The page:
Faster Than A Cannonball: 1995 and All That

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Faster Than A Cannonball: 1995 and All That

Faster Than A Cannonball: 1995 and All That

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Additionally I don't think the overall view of the book was balanced, it is heavily focused around the interviews from the main cultural players of the 1990's and as a result it is a biased overview, the book would have benefited from some interviews with those who were not so successful. There was an attempt at a critical evaluation towards the end of the book but it was a case of too little, too late in what was otherwise a one sided view. I’m glad he had a wonderful time, but even as someone who was twenty-one then (and whose retrospective essay about 1995 is quoted in the foreword), I grew weary of being told what bliss it was in that dawn to be alive. by Black Grape, Exit Planet Dust by the Chemical Brothers, I Should Coco by Supergrass, Elastica by Elastica, Pure Phase by Spiritualized, … I Care Because You Do by Aphex Twin and of course (What’s the Story) Morning Glory by Oasis, the most iconic album of the decade.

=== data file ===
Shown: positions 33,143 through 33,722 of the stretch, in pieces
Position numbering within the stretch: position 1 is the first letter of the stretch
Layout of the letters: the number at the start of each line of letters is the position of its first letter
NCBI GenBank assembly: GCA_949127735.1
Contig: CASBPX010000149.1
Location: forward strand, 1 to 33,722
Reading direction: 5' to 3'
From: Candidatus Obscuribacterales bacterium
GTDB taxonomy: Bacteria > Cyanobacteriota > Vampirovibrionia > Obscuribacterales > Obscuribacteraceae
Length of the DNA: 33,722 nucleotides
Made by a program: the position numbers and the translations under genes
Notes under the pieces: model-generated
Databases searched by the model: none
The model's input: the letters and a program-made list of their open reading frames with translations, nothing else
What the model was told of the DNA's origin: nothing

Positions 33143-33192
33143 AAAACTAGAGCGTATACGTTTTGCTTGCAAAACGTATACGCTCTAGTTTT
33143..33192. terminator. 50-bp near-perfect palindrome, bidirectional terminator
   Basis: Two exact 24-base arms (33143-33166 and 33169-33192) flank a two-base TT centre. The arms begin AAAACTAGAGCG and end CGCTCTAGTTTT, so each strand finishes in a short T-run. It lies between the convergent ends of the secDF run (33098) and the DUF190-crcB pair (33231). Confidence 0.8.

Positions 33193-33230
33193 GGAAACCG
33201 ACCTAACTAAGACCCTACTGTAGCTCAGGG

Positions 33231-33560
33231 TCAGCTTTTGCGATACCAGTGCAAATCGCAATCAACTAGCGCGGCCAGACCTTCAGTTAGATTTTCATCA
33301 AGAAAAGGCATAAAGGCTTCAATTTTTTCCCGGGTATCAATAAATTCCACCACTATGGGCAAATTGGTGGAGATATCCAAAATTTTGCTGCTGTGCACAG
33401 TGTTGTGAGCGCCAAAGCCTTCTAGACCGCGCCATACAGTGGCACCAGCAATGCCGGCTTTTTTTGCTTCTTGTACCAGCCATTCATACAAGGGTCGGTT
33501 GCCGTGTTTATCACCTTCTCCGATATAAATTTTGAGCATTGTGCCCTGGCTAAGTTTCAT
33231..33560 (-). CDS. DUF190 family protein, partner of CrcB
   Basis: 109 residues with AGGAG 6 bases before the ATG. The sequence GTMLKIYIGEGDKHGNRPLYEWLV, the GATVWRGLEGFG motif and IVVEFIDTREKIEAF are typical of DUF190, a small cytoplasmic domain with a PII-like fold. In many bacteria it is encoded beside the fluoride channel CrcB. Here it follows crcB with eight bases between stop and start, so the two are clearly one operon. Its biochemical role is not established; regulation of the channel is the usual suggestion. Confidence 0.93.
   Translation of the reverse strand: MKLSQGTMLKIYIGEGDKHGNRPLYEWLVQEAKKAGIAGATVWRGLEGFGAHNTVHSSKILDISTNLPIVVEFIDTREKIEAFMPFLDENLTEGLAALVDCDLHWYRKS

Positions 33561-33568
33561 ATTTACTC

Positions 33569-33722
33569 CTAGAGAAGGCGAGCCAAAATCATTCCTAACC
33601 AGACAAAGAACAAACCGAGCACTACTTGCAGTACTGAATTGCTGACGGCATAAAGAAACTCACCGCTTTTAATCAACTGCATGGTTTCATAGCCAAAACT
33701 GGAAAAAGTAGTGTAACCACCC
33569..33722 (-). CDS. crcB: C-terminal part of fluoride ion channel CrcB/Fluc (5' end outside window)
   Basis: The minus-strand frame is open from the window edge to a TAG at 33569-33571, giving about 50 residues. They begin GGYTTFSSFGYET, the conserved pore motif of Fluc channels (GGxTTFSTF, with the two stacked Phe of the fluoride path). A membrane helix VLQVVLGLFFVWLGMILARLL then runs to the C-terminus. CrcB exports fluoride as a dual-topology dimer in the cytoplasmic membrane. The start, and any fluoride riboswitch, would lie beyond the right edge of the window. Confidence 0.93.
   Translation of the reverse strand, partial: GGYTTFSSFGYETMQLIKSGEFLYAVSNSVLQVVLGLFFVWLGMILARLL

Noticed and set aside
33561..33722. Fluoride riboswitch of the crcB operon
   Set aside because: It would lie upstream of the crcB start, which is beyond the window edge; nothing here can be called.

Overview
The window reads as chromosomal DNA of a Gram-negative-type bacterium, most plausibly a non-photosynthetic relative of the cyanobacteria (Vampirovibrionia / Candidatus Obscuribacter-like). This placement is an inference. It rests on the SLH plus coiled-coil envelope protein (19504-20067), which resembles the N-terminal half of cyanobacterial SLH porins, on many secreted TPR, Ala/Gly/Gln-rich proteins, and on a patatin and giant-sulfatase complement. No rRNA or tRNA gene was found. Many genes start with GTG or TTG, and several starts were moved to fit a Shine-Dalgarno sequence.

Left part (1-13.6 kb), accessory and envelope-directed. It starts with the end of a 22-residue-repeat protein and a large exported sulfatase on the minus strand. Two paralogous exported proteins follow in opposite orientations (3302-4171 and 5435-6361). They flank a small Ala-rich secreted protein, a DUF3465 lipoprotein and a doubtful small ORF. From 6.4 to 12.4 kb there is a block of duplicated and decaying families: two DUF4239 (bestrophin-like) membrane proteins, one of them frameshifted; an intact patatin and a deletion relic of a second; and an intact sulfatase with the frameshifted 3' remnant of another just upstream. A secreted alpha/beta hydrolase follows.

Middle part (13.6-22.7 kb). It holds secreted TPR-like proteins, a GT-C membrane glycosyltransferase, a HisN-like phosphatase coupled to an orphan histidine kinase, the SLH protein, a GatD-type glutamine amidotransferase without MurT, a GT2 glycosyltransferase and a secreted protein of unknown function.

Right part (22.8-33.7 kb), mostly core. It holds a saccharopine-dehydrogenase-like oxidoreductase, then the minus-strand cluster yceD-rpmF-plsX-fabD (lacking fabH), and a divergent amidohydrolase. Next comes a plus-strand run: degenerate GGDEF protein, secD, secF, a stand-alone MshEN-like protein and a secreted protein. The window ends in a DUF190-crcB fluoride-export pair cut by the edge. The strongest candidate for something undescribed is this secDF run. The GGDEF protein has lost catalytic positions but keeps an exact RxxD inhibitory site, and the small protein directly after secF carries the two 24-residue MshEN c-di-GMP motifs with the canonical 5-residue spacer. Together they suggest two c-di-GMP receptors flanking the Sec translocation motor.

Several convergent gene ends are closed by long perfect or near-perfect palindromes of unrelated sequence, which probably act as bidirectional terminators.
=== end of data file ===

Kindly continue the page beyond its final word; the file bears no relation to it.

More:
In the 1980s, he was one of the first editors of i-D, before becoming a Contributing Editor of The Face and Editor of Arena. Jones ostensibly focuses on 1995 – each month is given its own chapter, and a different theme is examined in each of these – but a full third of the book covers the periods either side of that annus mirabilis and a great deal of backstory is crammed into the book too. And that also doesn't go into how aggressively everyone is wanking off about how amazing they all were, including the author! I turned 11 in 1995, so it's safe to say this book filled in the cultural context to the things I started devouring around this time. Faster Than a Cannonball lacks the polyphonic vitality of the best oral histories, leaning too hard on long quotes from big names, including Noel Gallagher, Damien Hirst and Tony Blair.The books featured on this site are aimed primarily at readers aged 13 or above and therefore you must be 13 years or over to sign up to our newsletter. In a book that was partially centred around the Britpop cultural movement there was a very heavy bias towards Oasis with comparatively little mention of Blur, most likely this was due to Alan McGee and Noel Gallagher being two of the main interviewees featuring in the book. As it was focusing on multiple areas of British 1990's culture I would have liked it to have included a section on the 1990's UK comedy scene as I think that was an important part of culture in the UK at that time and it had hit it's peak in 1995 as a result of experiencing an overhaul in the late 80's and early 90's with the rise of the alternative comedy scene. However, it becomes boring and repetitive real quick and everyone is like chatting about how the 90s was wonderful and constant comparison to the 60s. You will read more here about David Bailey and Michael Caine than Goldie and Tricky; the Beatles loom larger than club culture.